We emailed with a Stone Street representative who told us the company’s discount rates (also known as buy rates) range from 6% to 20%. These fees are pretty steep.
Another factor to consider is the time a structured settlement payment takes. In order for you to get your payment, you’ll need to set a court date in order for a judge to review the terms of your lump-sum payment to verify if they’re fair or not.
Once he or she reaches his decision, you’ll have to wait another two to four weeks to get your money, according to the Stone Street website.
Though the company touts their ability to get you your cash quickly, this article by CreditCards.com points out that “fast” usually means between 45-60 days.
Based on what we’ve found, we think you should only enter into a lump-sum agreement with Stone Street if you absolutely need the money, or you’re not too concerned about losing a chunk of your balance to Stone Street’s fees.
What are Other People Saying About Stone Street?
The company has an A+ Better Business Bureau ranking. Over the past three years, SSC has resolved 47 complaints filed through the BBB. We noticed several complaints about how the company makes repeated phone calls to consumers.
When we talked with SSC through their customer-service chat client, they asked us for our phone number. However, we insisted on receiving information by email. If you want to find out more information about SSC without being hounded by phone calls, we suggest doing the same.
We wanted more information about SSC’s ratings, so we investigated the site’s “five-star rating” from TopConsumerReviews.com. They received a 5-star rating, but the rating isn’t based on actual feedback from consumers. The rating comes from an independent, paid reviewer who, based on our research, pulled info from SSC’s website and its BBB page to determine the site’s star rating.
The thin research and non-consumer generated ranking lead us to believe their five-star rating isn’t substantial enough to help you decide if you want to use SSC.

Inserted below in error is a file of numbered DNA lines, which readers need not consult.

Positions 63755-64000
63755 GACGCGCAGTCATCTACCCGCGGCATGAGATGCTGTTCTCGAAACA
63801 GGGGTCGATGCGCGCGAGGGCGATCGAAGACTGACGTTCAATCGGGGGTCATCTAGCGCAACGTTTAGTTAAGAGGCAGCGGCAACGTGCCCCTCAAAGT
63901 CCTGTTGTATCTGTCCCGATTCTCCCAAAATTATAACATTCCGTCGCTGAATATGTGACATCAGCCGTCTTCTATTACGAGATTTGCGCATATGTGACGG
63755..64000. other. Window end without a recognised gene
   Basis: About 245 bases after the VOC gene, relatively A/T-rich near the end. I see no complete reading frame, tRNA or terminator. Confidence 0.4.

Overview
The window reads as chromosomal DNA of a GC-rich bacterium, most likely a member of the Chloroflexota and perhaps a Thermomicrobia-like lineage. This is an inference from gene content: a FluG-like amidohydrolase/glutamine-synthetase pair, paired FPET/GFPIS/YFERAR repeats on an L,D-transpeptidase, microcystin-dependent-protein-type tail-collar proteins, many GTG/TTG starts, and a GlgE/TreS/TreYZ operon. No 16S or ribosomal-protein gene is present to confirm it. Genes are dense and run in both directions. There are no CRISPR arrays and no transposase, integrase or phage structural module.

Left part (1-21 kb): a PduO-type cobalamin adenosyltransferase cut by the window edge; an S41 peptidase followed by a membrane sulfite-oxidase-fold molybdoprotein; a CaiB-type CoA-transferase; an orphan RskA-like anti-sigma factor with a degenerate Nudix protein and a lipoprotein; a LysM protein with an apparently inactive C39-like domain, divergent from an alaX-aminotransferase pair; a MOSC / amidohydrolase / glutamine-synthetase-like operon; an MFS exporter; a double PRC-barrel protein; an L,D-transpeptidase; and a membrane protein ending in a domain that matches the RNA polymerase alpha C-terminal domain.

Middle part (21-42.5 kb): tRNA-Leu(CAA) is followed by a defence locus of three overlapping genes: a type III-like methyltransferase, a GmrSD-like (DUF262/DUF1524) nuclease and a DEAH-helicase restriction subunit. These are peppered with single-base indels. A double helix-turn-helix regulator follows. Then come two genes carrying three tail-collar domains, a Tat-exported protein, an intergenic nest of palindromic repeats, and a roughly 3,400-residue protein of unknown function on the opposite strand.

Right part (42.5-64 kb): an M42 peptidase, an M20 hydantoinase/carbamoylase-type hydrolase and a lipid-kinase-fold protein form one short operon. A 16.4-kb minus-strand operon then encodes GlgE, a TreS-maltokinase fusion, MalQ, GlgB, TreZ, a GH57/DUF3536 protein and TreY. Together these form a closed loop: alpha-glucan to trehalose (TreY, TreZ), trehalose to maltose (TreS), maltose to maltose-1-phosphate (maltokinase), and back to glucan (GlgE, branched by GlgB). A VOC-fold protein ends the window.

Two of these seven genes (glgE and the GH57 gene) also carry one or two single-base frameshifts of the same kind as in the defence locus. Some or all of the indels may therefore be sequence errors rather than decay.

Stone Street received a 2.7 star-rating from 12 reviews on Sellmyannuity.net.
Our Conclusions About Stone Street Capital and Structured Settlements
SSC’s website makes it seem like structured settlements are a great way to buy cars, homes, send your kids to college or buy “something else important” to you.
We believe this is deceptive because the key to SSC’s business is making money off your settlements through the 6% to 20% buy rates they charge you. So, in our opinion, it benefits them financially to convince you to use your remaining settlement to pay for everyday things.
While we can’t say that structured settlements are completely bad, we do feel like our research shows that you should speak with a trusted financial advisor before cashing out your settlement, lottery winnings or other annuity.
Your advisor is qualified to look at your financial situation and suggest the best course of action. We think the money you’ll pay him or her for a consultation could save you the tens of thousands of dollars you’d lose if you chose to take an SSC lump sum.
Even though research we’ve done leads us to believe using SSC may not be the best financial choice, we do know that living with debt or sudden income loss can be really stressful. You may want a quick fix to alleviate your debt (and stress), but that isn’t always the best solution.
Creating an overview of your financial situation, making a budget and mapping out a step-by-step plan are three important parts of paying off your debt. If it’s student loans that are weighing you down, learn why consolidating your loans and exploring loan-forgiveness programs can boost your repayment efforts.